I've sat through 2 long days of "faculty development," staff reports, and instructional seminars. The theme of today's meetings came from this commercial for Kaplan University which scared many of our administrators:
"Change is coming..." "Things are changing fast..." "We must change..." "We must be aware of what's changing..." were all repeated cliches of the day.
It's funny because I've been repeating similar cliches for the last week. My department has a new boss who is an outsider (like myself) and an instrument of change. It's like a tidal wave approaching shore, you can either find a way to roll with it or be destroyed by it.
Higher education is changing. We live in an increasingly global extremely competitive world where students would rather get a cheaper online degree from home than drive somewhere for expensive face-to-face interaction. As higher education becomes more necessary more people are supplying it and doing it in new ways that are eliminating the old players.
Students are changing. College students today have never known of a world without the internet. They're growing more comfortable with doing everything online, including reading textbooks. Our admissions director/chief recruiter said "I'm working in such a way that we are all still here in 5 years."
Technology changes faster than you can change. We watched an IT demonstration of a new but very soon-to-be obsolete software package (hello, Google Wave) that even the IT people hadn't mastered yet (and was disappointingly unflexible).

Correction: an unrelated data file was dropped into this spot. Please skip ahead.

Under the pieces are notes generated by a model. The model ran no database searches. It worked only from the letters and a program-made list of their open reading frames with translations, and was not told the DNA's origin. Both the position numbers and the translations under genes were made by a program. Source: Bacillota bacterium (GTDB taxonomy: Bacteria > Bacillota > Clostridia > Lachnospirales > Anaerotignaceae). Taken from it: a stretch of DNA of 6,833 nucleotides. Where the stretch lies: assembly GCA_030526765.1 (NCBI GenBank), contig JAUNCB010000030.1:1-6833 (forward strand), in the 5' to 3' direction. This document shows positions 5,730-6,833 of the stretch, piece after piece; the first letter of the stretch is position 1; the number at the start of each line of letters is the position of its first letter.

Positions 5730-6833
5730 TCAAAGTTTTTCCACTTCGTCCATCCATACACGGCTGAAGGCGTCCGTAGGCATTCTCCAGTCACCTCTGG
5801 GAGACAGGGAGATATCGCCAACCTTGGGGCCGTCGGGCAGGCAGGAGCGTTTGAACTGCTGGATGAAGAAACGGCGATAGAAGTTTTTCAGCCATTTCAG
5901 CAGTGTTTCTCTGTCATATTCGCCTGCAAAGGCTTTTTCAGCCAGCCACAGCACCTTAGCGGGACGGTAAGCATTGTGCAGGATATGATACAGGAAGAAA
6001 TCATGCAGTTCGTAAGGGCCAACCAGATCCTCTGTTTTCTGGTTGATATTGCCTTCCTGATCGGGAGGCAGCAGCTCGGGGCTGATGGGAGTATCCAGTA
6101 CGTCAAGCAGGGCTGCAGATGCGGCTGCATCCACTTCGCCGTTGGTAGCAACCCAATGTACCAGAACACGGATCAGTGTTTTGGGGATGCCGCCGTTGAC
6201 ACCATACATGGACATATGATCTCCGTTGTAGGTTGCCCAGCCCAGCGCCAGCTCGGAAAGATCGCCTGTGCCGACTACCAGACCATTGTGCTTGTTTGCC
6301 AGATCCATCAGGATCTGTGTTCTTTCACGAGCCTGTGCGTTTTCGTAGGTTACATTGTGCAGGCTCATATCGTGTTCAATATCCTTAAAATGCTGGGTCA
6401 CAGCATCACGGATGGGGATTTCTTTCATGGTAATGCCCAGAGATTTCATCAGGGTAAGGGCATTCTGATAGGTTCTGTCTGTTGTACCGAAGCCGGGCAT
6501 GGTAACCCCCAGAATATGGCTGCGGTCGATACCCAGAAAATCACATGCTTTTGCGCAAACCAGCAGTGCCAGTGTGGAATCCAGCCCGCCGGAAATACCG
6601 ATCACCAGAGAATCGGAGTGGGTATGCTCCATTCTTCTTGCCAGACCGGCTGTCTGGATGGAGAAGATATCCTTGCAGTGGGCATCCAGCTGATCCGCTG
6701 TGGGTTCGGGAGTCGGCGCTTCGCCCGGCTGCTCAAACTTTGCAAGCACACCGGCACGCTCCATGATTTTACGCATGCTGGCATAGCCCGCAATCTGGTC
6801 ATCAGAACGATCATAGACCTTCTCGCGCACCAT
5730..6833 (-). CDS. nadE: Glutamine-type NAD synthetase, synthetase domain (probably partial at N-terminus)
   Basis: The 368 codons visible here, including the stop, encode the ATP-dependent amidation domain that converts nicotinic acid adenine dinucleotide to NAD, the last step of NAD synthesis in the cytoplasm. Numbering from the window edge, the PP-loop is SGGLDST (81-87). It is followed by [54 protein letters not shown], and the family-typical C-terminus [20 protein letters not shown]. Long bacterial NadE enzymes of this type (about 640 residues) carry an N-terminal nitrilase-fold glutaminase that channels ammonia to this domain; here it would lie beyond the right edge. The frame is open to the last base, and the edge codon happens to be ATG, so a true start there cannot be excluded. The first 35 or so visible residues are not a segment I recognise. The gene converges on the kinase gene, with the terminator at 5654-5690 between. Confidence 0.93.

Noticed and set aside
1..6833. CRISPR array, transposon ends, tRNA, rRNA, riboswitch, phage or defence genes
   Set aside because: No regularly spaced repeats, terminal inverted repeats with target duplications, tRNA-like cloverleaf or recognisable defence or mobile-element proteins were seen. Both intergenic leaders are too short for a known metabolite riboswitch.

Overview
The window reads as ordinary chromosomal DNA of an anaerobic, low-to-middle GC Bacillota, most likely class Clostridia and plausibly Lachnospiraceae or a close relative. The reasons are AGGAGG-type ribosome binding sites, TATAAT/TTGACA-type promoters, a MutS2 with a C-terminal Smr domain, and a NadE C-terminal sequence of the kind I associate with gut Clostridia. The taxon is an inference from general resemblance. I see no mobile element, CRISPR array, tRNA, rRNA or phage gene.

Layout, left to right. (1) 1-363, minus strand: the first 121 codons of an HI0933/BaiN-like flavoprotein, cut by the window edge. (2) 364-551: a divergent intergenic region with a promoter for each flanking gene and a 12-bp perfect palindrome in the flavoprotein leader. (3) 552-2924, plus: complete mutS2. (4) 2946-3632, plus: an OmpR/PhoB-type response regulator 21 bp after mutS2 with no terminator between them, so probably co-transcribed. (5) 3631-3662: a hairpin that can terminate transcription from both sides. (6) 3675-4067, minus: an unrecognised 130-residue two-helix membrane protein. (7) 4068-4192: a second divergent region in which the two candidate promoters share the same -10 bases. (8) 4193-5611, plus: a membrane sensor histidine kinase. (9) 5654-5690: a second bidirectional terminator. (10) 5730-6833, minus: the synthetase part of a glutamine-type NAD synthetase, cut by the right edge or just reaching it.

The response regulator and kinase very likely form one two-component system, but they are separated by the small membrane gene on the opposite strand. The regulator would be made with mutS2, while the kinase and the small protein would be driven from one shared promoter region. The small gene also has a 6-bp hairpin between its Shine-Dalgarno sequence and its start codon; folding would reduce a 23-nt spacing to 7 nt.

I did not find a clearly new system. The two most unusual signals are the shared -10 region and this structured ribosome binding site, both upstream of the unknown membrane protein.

This time around the change benefits me and makes me feel young. I'm the guy who is always online with his mobile device and gets work done during lectures with an attention-getting tiny Asus EEE netbook. Both devices are models from well over a year ago and are considered out-of-date. Yet they're revolutionary and cool to my peers who are older. I'm the guy live tweeting the meeting (I counted a couple other new faculty twitterers today too). So, I am fairly hip to the idea of more technological change. IE: I may be older and less cool than my students, but I'm still OK.
I've lived in different cultures, gone through different universities, and am always voraciously devouring the latest ideas and debates. So, I relish the idea of our university doing new things and not stuck doing the same old same old.
Change for change's sake is often unnecessary. But change for survival, and change that is deeply striving for the glory of God is necessary and pretty exciting. Except for those who don't want to change...